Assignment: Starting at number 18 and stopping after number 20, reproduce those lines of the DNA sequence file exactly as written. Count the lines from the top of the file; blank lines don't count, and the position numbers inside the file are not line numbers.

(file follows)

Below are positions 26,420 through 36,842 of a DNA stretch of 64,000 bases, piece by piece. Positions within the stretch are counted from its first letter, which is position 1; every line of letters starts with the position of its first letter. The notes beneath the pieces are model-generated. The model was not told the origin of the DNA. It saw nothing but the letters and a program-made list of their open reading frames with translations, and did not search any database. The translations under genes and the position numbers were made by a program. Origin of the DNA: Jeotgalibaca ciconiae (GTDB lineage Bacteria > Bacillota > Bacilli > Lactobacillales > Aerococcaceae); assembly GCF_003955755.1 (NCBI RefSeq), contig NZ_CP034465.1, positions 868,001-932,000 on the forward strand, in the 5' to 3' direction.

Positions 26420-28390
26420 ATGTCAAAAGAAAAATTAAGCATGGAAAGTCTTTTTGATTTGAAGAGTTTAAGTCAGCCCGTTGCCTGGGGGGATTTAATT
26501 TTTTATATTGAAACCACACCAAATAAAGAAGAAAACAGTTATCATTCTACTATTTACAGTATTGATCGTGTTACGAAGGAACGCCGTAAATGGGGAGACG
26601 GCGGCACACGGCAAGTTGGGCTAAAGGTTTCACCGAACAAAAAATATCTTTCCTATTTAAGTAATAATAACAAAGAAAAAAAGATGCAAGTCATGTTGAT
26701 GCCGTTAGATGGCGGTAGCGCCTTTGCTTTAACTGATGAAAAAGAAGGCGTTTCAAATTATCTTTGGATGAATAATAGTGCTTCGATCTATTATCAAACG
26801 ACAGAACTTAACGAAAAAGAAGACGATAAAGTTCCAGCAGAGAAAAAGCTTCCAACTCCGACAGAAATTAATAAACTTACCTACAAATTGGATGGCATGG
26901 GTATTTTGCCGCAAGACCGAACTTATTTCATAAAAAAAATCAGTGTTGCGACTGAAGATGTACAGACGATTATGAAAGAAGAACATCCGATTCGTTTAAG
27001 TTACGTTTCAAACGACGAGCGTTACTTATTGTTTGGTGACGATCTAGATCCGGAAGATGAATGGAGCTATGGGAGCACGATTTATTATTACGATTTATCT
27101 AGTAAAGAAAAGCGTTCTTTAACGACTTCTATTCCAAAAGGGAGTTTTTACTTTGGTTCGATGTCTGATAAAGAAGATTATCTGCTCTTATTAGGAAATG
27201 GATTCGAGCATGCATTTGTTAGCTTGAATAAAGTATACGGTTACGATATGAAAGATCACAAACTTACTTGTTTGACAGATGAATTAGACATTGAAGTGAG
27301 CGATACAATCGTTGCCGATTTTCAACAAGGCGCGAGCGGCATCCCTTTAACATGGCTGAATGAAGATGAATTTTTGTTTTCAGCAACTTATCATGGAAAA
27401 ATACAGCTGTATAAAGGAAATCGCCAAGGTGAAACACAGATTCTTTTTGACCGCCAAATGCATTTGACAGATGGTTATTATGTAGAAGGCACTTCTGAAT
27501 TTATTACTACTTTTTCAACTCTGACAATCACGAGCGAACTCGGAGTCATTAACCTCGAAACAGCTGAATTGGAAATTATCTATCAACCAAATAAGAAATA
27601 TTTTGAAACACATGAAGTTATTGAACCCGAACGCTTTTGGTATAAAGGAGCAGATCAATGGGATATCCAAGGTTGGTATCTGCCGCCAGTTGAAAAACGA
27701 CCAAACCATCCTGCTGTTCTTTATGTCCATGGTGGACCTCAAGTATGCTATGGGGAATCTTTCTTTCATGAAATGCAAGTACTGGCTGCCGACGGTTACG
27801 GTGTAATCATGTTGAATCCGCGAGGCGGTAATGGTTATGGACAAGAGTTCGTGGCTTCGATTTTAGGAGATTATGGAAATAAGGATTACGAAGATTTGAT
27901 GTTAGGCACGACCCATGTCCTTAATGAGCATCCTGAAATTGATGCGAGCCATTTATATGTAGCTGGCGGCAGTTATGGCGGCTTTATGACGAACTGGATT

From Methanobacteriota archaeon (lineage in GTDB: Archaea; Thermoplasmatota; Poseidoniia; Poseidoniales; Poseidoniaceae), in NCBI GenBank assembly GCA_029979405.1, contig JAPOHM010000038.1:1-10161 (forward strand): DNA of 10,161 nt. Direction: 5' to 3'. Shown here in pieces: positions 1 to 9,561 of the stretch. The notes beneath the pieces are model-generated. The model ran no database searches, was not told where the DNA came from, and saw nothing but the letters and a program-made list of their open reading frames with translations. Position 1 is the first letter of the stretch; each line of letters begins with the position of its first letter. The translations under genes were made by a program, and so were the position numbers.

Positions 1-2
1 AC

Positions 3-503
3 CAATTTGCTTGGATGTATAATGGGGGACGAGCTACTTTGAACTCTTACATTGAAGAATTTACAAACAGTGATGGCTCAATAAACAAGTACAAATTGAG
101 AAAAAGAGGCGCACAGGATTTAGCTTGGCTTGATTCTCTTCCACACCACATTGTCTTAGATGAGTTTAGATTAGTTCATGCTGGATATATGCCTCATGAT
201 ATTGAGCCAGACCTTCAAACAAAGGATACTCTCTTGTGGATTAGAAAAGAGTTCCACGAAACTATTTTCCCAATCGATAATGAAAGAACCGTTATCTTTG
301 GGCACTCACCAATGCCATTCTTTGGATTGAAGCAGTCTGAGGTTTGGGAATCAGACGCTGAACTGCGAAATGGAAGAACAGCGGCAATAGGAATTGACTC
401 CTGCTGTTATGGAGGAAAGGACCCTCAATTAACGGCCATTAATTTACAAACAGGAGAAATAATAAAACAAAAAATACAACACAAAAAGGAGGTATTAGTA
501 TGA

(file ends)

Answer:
27901 GTTAGGCACGACCCATGTCCTTAATGAGCATCCTGAAATTGATGCGAGCCATTTATATGTAGCTGGCGGCAGTTATGGCGGCTTTATGACGAACTGGATT

From Methanobacteriota archaeon (lineage in GTDB: Archaea; Thermoplasmatota; Poseidoniia; Poseidoniales; Poseidoniaceae), in NCBI GenBank assembly GCA_029979405.1, contig JAPOHM010000038.1:1-10161 (forward strand): DNA of 10,161 nt. Direction: 5' to 3'. Shown here in pieces: positions 1 to 9,561 of the stretch. The notes beneath the pieces are model-generated. The model ran no database searches, was not told where the DNA came from, and saw nothing but the letters and a program-made list of their open reading frames with translations. Position 1 is the first letter of the stretch; each line of letters begins with the position of its first letter. The translations under genes were made by a program, and so were the position numbers.

Positions 1-2